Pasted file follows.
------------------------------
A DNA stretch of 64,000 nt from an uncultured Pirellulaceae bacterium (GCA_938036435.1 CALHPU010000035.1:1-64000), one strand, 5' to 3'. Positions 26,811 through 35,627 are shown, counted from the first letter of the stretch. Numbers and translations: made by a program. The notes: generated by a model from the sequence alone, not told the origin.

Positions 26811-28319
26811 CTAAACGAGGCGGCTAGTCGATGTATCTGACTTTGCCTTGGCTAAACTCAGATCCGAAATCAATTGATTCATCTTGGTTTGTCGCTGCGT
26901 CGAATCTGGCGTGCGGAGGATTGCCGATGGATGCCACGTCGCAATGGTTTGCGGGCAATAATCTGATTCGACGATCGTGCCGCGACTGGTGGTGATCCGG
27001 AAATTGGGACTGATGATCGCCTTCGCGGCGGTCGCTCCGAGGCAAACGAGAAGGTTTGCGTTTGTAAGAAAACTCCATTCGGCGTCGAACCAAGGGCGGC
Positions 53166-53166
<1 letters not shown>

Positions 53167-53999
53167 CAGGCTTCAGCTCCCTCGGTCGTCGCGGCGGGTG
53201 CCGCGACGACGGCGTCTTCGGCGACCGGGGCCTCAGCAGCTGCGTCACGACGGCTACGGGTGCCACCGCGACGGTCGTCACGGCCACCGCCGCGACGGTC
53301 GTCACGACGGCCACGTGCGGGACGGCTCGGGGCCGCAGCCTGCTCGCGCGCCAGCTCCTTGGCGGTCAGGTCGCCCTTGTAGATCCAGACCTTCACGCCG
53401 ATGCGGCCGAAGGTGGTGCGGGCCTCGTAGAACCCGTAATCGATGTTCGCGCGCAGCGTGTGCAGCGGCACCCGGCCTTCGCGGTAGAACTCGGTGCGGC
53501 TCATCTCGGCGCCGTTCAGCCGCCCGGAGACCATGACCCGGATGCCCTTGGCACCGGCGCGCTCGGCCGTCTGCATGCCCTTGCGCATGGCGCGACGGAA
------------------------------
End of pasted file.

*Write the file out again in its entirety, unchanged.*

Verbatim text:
A DNA stretch of 64,000 nt from an uncultured Pirellulaceae bacterium (GCA_938036435.1 CALHPU010000035.1:1-64000), one strand, 5' to 3'. Positions 26,811 through 35,627 are shown, counted from the first letter of the stretch. Numbers and translations: made by a program. The notes: generated by a model from the sequence alone, not told the origin.

Positions 26811-28319
26811 CTAAACGAGGCGGCTAGTCGATGTATCTGACTTTGCCTTGGCTAAACTCAGATCCGAAATCAATTGATTCATCTTGGTTTGTCGCTGCGT
26901 CGAATCTGGCGTGCGGAGGATTGCCGATGGATGCCACGTCGCAATGGTTTGCGGGCAATAATCTGATTCGACGATCGTGCCGCGACTGGTGGTGATCCGG
27001 AAATTGGGACTGATGATCGCCTTCGCGGCGGTCGCTCCGAGGCAAACGAGAAGGTTTGCGTTTGTAAGAAAACTCCATTCGGCGTCGAACCAAGGGCGGC
Positions 53166-53166
<1 letters not shown>

Positions 53167-53999
53167 CAGGCTTCAGCTCCCTCGGTCGTCGCGGCGGGTG
53201 CCGCGACGACGGCGTCTTCGGCGACCGGGGCCTCAGCAGCTGCGTCACGACGGCTACGGGTGCCACCGCGACGGTCGTCACGGCCACCGCCGCGACGGTC
53301 GTCACGACGGCCACGTGCGGGACGGCTCGGGGCCGCAGCCTGCTCGCGCGCCAGCTCCTTGGCGGTCAGGTCGCCCTTGTAGATCCAGACCTTCACGCCG
53401 ATGCGGCCGAAGGTGGTGCGGGCCTCGTAGAACCCGTAATCGATGTTCGCGCGCAGCGTGTGCAGCGGCACCCGGCCTTCGCGGTAGAACTCGGTGCGGC
53501 TCATCTCGGCGCCGTTCAGCCGCCCGGAGACCATGACCCGGATGCCCTTGGCACCGGCGCGCTCGGCCGTCTGCATGCCCTTGCGCATGGCGCGACGGAA